Plant cuttings disguised as botox, tea and seafood have cost four travellers entering Australia $22,000 in fines.

The passengers were each issued with maximum fines of $5,500 after separately attempting to breach Australia’s biosecurity border control in a five-day period in May.

A traveller from Sri Lanka attempted to hide plant cuttings in their luggage, which also included bananas and flour, when arriving at Sydney Airport on May 16.

The same day, a passenger arriving in Brisbane from the Philippines was caught bringing macadamia plants, cotton tree seeds and mango.

Two days later someone travelling from Vietnam arrived at Melbourne Airport with plant cuttings hidden in a box labelled as carrying botox.

Then on May 20, a traveller arriving in Brisbane from Vietnam, was found with nine plant cuttings in an unopened bag labelled as tea.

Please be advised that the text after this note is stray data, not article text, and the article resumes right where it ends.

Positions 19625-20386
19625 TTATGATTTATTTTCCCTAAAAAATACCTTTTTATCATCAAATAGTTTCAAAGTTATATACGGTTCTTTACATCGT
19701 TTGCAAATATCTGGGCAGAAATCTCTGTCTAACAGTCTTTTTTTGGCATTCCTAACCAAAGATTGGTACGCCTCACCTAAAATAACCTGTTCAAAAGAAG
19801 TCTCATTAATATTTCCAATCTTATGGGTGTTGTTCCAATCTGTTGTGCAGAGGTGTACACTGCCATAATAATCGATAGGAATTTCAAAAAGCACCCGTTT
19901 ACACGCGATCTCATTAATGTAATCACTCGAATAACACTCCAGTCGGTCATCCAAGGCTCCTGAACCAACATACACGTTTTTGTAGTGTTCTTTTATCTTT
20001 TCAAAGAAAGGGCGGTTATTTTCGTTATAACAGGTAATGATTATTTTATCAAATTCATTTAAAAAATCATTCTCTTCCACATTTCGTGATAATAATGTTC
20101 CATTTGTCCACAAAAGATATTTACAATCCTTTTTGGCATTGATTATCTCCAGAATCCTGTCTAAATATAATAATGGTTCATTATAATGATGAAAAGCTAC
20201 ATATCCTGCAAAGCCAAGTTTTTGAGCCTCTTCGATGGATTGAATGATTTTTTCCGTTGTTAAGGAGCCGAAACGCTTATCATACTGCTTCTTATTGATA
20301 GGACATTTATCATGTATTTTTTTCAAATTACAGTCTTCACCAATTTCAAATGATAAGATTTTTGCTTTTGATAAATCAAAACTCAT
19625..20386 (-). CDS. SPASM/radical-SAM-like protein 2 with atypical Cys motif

The plant cuttings have since been destroyed.

The Department of Agriculture, Fisheries and Forestry said the plants could have carried a number of diseases, such as xylella.

“The fact that people aren’t declaring products and are intentionally trying to smuggle biosecurity risk material in Australia is completely unacceptable,” Deputy Secretary, Biosecurity and Compliance Dr Chris Locke said.

Dr Locke said all four concealments were intentionally hidden in creative ways. He called for any passengers unsure about biosecurity risks to speak up when entering Australia and completing the incoming passenger card.